The other single from the album is a song called "Sunset Strip". It is in this song that the album's title is heard prominently throughout the chorus by the choir of background vocals...which are his own vocals recorded in different harmonies and over-dubbed onto the recording. The song isn't necessarily political or topical but it carries a social message, of sorts, as it salutes the culture of the West Coast. The song features a marvelous production recalling the sounds of the Beach Boys and other groups who specialized in surfer-style, fun, uptempo escapist music. The image off to the right is the sheet music that was sold in stores during that time period. I believe the photo was taken during a performance from an Andy Williams program or from a performance on Ray's own show in 1970. The single became another strong hit with older adult audiences...reaching the Easy-Listening Top-20. It reached the Top-90 on the Hot 100, though, indicating quite clearly that it was less of a hit amongst the audience it was aiming for and more of a hit with an older audience that perhaps felt nostalgia for beach music and West Coast pop music in general. It's a great song, nonetheless, and another vocal gem in my opinion. In hindsight, I feel the main reason that "Sunset Strip" was less of a hit in the youth oriented Hot 100 can be tied to a certain single release by Ray Stevens literally a few weeks after "Sunset Strip" hit the charts. Ray had the dubious distinction of competing with himself in the final months of 1970 and into early 1971. I will have more information on this scenario in my next blog entry.

The remainder of the 1970 Unreal!!! album, as mentioned, stays with a topical theme. "Talking" is credited to Ray's brother, John. The song captured the sentiments of the frustrated and the annoyed. The song deals with the frustration of having very little information coming in about the war and how it appeared like the decision makers in Washington, D.C. were more interested in talking about problems rather than coming up with solutions. It's one of the more pointed songs on the album and the shortest, clocking in at a little over 2 minutes. "Loving You On Paper" tackles the subject of war love letters and the heartache and anxieties that soldiers in the battlefield feel...never knowing if today will be their last. "Can We Get To That" is another topical offering where Ray compares and contrasts the priorities placed on a myriad of issues...pointing out how the most trivial of concerns almost always takes much more priority over the more serious issues facing society. In the love song category we have "Islands" and "Dream Girl". In the latter we hear of a broken relationship where the woman escapes into a world of fantasy. It's a clever song and not what you might expect by judging from the song title alone. "Islands" is the more traditional love song in that it paints a picture of a couple who've drifted apart. A few social commentary offerings complete the 11 song album. "Come Around", one of the two songs not written by Ray Stevens, is an inspirational flavored song about tolerance and finding common ground. "Monkey See, Monkey Do" comments on the competitive nature of the human lifestyle and how people tend to want to mimic their friends and neighbors or compete with them on an extravagant level while losing sight of true necessities of life. "Night People" comments on the single life as it tells the story of a man who spends most of his time hopping from one bar to the next after the collapse of a previous relationship. His efforts to find someone else fail night after night. Lastly, "Imitation of Life" comments on public persona and the charade of acting out a positive, happy relationship in public in order to mask the truth.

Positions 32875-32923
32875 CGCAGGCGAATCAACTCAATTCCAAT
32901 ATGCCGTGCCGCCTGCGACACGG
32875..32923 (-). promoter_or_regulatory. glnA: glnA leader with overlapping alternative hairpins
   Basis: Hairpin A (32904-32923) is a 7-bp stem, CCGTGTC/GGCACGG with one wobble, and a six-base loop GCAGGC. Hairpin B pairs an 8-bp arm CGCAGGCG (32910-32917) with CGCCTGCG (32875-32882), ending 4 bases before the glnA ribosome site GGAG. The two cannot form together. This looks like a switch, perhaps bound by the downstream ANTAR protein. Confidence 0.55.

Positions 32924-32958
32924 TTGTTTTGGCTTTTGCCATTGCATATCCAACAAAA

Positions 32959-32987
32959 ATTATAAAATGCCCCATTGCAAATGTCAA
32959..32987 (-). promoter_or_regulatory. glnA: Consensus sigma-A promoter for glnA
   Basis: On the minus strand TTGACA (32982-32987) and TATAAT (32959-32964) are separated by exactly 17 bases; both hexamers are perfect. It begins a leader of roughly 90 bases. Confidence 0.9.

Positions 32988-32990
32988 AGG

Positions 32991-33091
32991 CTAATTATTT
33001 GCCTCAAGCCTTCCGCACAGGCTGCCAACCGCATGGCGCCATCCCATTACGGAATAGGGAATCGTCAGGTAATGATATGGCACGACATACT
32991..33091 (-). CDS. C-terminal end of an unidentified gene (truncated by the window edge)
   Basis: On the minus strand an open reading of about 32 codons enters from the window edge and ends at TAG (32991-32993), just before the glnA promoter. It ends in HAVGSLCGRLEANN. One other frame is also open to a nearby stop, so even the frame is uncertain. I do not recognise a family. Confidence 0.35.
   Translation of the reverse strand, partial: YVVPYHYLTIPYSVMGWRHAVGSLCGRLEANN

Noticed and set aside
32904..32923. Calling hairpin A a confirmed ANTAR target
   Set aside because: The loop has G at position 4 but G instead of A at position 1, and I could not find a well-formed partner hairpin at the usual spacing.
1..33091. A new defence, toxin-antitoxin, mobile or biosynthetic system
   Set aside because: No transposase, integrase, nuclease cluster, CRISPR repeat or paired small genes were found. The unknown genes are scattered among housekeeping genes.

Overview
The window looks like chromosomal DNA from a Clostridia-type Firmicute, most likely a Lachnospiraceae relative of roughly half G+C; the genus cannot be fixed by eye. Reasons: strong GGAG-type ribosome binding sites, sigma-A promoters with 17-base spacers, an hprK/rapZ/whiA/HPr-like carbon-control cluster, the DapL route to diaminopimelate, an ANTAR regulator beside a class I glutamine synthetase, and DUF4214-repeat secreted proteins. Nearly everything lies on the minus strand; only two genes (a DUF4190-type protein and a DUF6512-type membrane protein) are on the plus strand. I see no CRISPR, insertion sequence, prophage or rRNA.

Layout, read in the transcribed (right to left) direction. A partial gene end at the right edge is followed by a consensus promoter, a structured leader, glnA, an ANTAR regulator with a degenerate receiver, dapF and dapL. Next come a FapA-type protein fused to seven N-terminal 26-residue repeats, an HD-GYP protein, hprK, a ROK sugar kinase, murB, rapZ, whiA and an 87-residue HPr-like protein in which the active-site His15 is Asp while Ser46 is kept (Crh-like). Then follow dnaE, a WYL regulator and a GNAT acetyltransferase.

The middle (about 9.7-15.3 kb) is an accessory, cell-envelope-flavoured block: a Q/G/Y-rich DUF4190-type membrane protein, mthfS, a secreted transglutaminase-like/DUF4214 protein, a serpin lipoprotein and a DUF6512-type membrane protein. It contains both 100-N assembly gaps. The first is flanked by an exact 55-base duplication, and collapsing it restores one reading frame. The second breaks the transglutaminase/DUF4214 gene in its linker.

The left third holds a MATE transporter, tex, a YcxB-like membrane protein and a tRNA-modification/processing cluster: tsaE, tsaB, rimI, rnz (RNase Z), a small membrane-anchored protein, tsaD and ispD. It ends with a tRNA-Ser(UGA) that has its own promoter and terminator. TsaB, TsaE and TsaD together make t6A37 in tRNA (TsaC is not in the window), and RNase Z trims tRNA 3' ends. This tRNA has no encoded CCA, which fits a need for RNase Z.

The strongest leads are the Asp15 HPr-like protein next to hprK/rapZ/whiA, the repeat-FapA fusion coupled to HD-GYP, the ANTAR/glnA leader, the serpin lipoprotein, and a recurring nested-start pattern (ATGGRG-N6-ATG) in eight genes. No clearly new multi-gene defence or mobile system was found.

The Unreal!!! album is one in a long list of compelling Ray Stevens albums. Those who've become used to the hilarious, comical image of Ray the last couple of decades need to take a listen to his more serious recordings if you hadn't done so before. However, in spite of the compelling songs on the 1970 album and his serious recordings gaining some momentum with music buyers it would be another comical release from him that dominated the coverage in the trade publications and music charts world wide. We'll discuss that comical single in my next chapter of this series!